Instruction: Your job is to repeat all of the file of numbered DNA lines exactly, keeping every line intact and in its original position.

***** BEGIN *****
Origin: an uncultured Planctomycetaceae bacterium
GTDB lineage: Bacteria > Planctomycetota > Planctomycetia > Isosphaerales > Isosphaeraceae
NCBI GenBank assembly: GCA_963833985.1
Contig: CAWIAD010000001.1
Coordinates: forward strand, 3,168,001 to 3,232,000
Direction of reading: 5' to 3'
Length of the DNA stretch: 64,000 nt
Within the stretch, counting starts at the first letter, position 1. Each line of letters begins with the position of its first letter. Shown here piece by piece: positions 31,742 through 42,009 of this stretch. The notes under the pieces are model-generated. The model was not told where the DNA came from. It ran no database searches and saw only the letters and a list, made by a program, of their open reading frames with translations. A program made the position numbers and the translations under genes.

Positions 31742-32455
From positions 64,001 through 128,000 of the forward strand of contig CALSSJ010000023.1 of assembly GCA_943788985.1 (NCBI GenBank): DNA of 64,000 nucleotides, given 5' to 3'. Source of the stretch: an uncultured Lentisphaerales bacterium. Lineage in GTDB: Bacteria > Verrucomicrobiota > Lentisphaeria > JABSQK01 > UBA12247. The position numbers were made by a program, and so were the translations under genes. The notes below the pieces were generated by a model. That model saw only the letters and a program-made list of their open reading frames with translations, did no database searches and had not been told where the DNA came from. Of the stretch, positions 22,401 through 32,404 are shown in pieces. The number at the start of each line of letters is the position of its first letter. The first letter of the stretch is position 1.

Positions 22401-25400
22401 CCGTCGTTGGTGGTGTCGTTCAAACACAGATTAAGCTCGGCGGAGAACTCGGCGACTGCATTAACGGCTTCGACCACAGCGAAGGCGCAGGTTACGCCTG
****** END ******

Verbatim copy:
Origin: an uncultured Planctomycetaceae bacterium
GTDB lineage: Bacteria > Planctomycetota > Planctomycetia > Isosphaerales > Isosphaeraceae
NCBI GenBank assembly: GCA_963833985.1
Contig: CAWIAD010000001.1
Coordinates: forward strand, 3,168,001 to 3,232,000
Direction of reading: 5' to 3'
Length of the DNA stretch: 64,000 nt
Within the stretch, counting starts at the first letter, position 1. Each line of letters begins with the position of its first letter. Shown here piece by piece: positions 31,742 through 42,009 of this stretch. The notes under the pieces are model-generated. The model was not told where the DNA came from. It ran no database searches and saw only the letters and a list, made by a program, of their open reading frames with translations. A program made the position numbers and the translations under genes.

Positions 31742-32455
From positions 64,001 through 128,000 of the forward strand of contig CALSSJ010000023.1 of assembly GCA_943788985.1 (NCBI GenBank): DNA of 64,000 nucleotides, given 5' to 3'. Source of the stretch: an uncultured Lentisphaerales bacterium. Lineage in GTDB: Bacteria > Verrucomicrobiota > Lentisphaeria > JABSQK01 > UBA12247. The position numbers were made by a program, and so were the translations under genes. The notes below the pieces were generated by a model. That model saw only the letters and a program-made list of their open reading frames with translations, did no database searches and had not been told where the DNA came from. Of the stretch, positions 22,401 through 32,404 are shown in pieces. The number at the start of each line of letters is the position of its first letter. The first letter of the stretch is position 1.

Positions 22401-25400
22401 CCGTCGTTGGTGGTGTCGTTCAAACACAGATTAAGCTCGGCGGAGAACTCGGCGACTGCATTAACGGCTTCGACCACAGCGAAGGCGCAGGTTACGCCTG